DONETSK, Ukraine (Reuters) – On the streets of the biggest city in Ukraine’s breakaway eastern regions, some residents expressed joy and gratitude on Tuesday over Russia’s decision to recognise their independence, but others were filled with foreboding for what might come next.
President Vladimir Putin on Monday granted official recognition to the self-proclaimed Donetsk and Luhansk People’s Republics and signed friendship treaties with their leaders, a step that paves the way for Russia to send in troops and establish military bases.
The West condemned the move as an illegal act that could mark the prelude to a full-scale Russian invasion of Ukraine and began imposing some sanctions.
But for some in Donetsk, where Moscow-backed separatists have battled Ukrainian government forces in a conflict that Kyiv says has cost 15,000 lives since 2014, it was long overdue.
“This is very important for me. I know that the blood I spilled with my comrades and our labours and efforts and the losses of civilians were not in vain all this time,” said Dmitry, a former member of a pro-Russian separatist militia.
He was looking forward to the arrival of Russian troops as part of the agreements signed on Monday.
“This great people of Donbass have suffered so much, they need it now (Russian troops). They’ve had enough blood, enough death,” he said.
A convoy of at least a dozen cars flying large Russian tricolor flags and honking their horns wound its way through the city centre. “Russia, hoorah!” shouted one driver.
Other residents of Donetsk were trying to go about their lives as normal, walking with children or shopping at the market, a Reuters witness said. A wedding took place at a hotel.
However, six blasts were later heard in the centre of the city. Their origin was not clear. A diplomatic source told Reuters shelling had resumed on the line of contact between the Ukrainian government and separatist forces.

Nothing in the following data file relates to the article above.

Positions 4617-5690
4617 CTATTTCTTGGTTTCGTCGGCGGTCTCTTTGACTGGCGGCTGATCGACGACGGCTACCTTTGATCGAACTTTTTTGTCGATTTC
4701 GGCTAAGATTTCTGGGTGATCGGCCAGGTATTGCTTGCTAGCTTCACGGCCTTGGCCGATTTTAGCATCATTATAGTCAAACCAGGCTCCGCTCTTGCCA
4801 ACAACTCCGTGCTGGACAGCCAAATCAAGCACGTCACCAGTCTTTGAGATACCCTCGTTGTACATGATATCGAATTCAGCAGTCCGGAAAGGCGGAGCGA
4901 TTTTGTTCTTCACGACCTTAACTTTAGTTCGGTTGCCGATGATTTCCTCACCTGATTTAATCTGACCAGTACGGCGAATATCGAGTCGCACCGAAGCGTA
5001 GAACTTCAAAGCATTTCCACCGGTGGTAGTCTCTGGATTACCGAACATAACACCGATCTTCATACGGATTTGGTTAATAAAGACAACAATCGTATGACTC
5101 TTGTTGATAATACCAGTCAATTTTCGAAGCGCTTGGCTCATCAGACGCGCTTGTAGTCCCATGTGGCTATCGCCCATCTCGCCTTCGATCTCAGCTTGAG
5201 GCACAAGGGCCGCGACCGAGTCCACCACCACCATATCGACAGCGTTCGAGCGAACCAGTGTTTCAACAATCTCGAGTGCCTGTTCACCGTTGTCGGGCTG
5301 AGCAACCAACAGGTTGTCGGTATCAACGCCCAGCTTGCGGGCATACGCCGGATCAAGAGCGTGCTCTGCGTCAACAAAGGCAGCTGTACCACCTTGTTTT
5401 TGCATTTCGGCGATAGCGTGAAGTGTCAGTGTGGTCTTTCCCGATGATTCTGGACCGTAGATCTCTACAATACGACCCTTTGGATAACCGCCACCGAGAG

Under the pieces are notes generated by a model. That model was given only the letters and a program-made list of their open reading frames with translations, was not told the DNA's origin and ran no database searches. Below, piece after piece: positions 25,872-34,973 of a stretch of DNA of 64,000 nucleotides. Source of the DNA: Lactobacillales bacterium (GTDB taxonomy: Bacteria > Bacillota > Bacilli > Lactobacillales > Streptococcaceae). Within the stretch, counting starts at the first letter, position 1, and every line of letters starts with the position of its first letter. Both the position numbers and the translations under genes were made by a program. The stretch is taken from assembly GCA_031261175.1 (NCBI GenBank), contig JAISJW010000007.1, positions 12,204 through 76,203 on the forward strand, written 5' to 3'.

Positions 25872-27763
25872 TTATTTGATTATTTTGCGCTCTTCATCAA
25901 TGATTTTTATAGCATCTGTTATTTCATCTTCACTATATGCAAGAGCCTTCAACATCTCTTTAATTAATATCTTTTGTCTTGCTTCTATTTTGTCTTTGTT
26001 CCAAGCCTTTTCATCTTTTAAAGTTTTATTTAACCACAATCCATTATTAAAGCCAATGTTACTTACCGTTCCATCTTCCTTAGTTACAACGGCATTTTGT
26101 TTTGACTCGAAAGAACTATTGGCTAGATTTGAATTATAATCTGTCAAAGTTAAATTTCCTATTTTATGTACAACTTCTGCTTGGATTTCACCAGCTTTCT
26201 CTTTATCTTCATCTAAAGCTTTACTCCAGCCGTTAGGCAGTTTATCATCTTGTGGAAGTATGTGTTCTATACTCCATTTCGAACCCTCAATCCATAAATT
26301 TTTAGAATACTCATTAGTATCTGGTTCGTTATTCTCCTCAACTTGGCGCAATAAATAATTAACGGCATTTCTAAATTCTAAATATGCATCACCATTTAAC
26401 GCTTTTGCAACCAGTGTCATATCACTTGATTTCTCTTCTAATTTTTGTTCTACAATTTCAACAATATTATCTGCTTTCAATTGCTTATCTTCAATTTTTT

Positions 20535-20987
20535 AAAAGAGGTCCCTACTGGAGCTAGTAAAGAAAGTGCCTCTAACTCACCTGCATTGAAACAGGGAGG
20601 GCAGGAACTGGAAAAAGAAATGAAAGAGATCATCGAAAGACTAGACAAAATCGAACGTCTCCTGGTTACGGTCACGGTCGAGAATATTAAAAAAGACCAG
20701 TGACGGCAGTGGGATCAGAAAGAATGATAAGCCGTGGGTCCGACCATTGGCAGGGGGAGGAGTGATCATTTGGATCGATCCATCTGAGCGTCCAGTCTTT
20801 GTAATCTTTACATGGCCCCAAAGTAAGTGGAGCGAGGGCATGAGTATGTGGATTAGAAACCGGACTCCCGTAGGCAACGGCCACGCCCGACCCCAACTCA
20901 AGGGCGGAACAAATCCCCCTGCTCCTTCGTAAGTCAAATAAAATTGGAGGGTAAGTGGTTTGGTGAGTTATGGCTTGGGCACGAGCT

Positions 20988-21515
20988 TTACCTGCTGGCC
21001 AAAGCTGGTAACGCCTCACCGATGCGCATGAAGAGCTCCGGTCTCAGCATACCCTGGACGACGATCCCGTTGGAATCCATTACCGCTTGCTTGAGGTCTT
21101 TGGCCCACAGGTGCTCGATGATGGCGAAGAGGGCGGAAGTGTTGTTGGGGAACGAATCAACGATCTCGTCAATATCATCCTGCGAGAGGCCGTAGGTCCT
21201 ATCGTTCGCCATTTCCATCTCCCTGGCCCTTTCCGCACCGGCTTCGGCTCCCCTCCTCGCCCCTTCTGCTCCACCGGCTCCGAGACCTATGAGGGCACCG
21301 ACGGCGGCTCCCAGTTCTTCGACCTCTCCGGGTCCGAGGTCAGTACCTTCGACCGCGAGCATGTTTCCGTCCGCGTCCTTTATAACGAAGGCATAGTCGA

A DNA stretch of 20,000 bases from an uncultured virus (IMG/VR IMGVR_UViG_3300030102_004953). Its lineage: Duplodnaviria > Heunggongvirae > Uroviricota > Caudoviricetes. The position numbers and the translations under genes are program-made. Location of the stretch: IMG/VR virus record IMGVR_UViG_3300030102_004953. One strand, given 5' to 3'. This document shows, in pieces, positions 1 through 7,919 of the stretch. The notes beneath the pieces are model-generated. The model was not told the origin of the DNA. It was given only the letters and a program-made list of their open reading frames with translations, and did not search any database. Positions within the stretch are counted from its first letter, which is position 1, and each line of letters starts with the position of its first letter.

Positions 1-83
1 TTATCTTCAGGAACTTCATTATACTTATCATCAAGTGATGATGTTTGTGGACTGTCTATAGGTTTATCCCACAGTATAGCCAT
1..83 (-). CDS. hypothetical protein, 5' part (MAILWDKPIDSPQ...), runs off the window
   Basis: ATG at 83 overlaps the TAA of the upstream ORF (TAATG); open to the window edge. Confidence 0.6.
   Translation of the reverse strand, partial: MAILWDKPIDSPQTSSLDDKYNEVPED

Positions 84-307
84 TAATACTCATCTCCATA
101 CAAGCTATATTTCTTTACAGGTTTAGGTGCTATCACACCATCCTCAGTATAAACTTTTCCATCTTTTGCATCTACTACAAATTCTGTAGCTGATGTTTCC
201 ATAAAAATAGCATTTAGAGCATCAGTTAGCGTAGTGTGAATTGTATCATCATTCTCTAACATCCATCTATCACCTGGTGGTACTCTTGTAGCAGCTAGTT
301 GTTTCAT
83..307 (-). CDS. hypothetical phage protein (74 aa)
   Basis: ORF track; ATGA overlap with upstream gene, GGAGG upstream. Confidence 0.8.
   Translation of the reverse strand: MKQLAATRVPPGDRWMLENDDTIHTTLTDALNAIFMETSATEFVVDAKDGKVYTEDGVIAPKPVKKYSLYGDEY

‘EVERYONE IS VERY SCARED’
Irina, a woman of about 40, said Russia’s decision was not unexpected but people were unsure how to react.
“I don’t know what will happen now – everyone is at a loss and uncertain,” she said, adding that she hoped the reinforced Russian backing would help bring an end to the conflict.
“If there are (Russian) troops, it means it’s not worth fighting because Russia is a great power, mighty, nuclear.”
A Reuters reporter saw a handful of tanks on the outskirts on Donetsk overnight and two more in other parts of the city. The Kremlin’s spokesman said he was unable to say if Russia had already sent in military forces.
Vyacheslav, a man of about 60, said he hoped the deployment of Russian troops would bring an end to “provocative actions” by Ukraine, adding: “I think the other side will also have a think and decide to move onto peace negotiations.”
But Karina, a woman in her early twenties, burst into tears as she described her feelings.
“To be honest, it’s such a depressing situation right now that I don’t know how good a decision this really is and how much it can lead to peace,” she said.
Referring to the separatist administrations’ decision to evacuate tens of thousands of women and children from Donetsk and Luhansk in recent days, Karina added: “Now everyone is very worried, everyone is being taken away from their fathers, brothers, husbands. In fact, everyone is very scared.”
(Writing by Mark Trevelyan; Editing by Gareth Jones)